So my Grandpa contacted his Uncle Julius, known as Uncle Yidel to us all, his mother’s brother. Uncle Yidel agreed to sponsor Grandpa to the United States.  But he had one problem, he had been robbed along the way and had to work to earn the money to pay for his trip to the United States.  But finally, after about nine months, the last leg of his journey began. Fortunately for him, his uncle did sponsor him, because when he arrived in the port of New York City, and the immigration site of Ellis Island, he had just a nickel. Without a sponsor he would have been sent back to Europe.

Grandpa often would tell us that we could be whatever we wanted to be. “Look at me,” he would say. “I came to this country with just a nickel in my pocket. And look at what I have.” So we learned early on not to complain to Grandpa and to never give up!

I tried finding my Grandpa’s immigration information from the Ellis Island sites, but could find nothing. My Grandma’s was easy to find. So I often wonder what that passport actually said. And how old he was supposed to be? But in 1920, immigration procedures were not as intense and documentation was not as precise as it is now.

Tanta Molly and Uncle Yidel

Tanta Molly and Uncle Yidel

Uncle Yidel and his wife, Tanta Molly (also known as Malchik)  welcomed Grandpa.

Growing up in Europe, my Grandpa had been a yeshiva brocha, a student of Torah. He had a beautiful singing voice, and perhaps might have been a cantor. But instead, somewhere along the way, he learned to be a baker. When he first came to New York, he worked two jobs. One as a butcher, the other as a baker.  But it is as a baker that he prospered in America. He and Uncle Yidel started a bakery eventually owning a building in New York City. (My Grandma told me that when Grandpa proposed he told her he had a place. She thought he rented an apartment. She did not realize he owned the building!)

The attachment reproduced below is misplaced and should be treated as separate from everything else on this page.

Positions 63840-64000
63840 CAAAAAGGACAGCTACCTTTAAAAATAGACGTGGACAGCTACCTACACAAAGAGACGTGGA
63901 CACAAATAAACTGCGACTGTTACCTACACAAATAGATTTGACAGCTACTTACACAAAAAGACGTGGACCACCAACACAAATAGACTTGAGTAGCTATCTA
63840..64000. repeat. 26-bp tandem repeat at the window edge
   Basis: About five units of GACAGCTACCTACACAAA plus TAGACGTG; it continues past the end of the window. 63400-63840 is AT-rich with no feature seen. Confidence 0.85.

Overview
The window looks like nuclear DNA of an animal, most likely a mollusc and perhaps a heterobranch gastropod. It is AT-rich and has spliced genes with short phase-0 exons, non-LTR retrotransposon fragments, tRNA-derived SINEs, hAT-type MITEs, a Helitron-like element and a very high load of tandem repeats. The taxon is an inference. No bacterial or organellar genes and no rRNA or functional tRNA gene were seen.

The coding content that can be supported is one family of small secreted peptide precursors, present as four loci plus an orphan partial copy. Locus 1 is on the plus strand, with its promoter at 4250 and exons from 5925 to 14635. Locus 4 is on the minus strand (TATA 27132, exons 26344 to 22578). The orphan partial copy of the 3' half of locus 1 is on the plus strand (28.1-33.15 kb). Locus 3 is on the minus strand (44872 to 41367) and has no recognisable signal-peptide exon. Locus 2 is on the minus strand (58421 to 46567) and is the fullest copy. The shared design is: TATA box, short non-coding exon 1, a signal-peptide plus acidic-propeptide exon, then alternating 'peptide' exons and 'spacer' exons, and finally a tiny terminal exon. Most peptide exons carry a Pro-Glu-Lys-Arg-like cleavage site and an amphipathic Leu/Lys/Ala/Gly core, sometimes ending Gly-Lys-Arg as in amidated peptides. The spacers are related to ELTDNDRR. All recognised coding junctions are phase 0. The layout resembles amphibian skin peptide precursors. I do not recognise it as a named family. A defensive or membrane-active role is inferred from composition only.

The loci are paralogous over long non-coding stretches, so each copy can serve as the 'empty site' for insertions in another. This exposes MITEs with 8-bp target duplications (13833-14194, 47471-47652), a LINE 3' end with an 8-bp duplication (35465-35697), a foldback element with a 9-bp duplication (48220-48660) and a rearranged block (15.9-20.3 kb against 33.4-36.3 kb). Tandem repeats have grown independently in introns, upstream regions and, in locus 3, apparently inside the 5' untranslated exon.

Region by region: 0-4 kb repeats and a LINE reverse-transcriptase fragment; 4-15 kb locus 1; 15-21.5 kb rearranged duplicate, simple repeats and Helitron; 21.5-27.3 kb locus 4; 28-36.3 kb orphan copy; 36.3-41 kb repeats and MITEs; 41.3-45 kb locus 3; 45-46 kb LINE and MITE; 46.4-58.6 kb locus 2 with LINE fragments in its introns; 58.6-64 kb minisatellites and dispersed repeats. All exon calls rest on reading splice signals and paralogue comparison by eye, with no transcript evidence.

Grandpa in his bakery in West New York, New Jersey, 1942.

Grandpa in his bakery in West New York, New Jersey, 1942.

They separated the business after my grandparents married, and Grandpa and Grandma opened a new bakery in Linden, New Jersey.  But in the early 1930s, when my grandmother took their children to Europe for six months, Grandpa sold the bakery in Linden and opened a new bakery in West New York, New Jersey.  He kept this bakery for over 35 years.

Grandpa had many cousins in the United States. His parents were first cousins. So he was double cousins to many of the family. They helped him settle in. But Uncle Yidel was the most important. Uncle Yidel and Tanta Molly were always a part of our lives. They had one son, Ezra.

Whenever we went to see them, we were welcomed in Yiddish. Tanta Molly would come running out to hug us. She would call out our Jewish names: “ Tovaleh, Fagaleh, Chavaleh!” I asked my Mom, “Why does she put an ‘aleh’ on all our names?”

“It means little,” my Mom replied. “Well that did not make sense, Tanta Molly is littler than us!” Was my response. “It means she loves us,” Mom laughed as she said that. Later I found out the ‘aleh’ did mean little, but really was an endearment.

My Grandpa always missed the hills of Galicia. He often told me that he bought his property in the Catskills because it made him think of his home and his childhood. Many years latter when I traveled to that part of Europe, I saw he was right. The rolling, low mountains and hills do look like the Catskills.

My Grandpa forever missed his family. World War I did save him. He came to the United States. But his parents, siblings, and many aunts/ uncles/cousins stayed in Galicia. They all perished in the Shoah.

My Grandpa Nat was a draft dodger, but he never stopped fighting for the right to practice his beliefs and to protect his family in the USA. He loved America. He never traveled outside of the United States. When asked, his reply was always:

“Why would I ever want to leave here? It is the best place in the world.”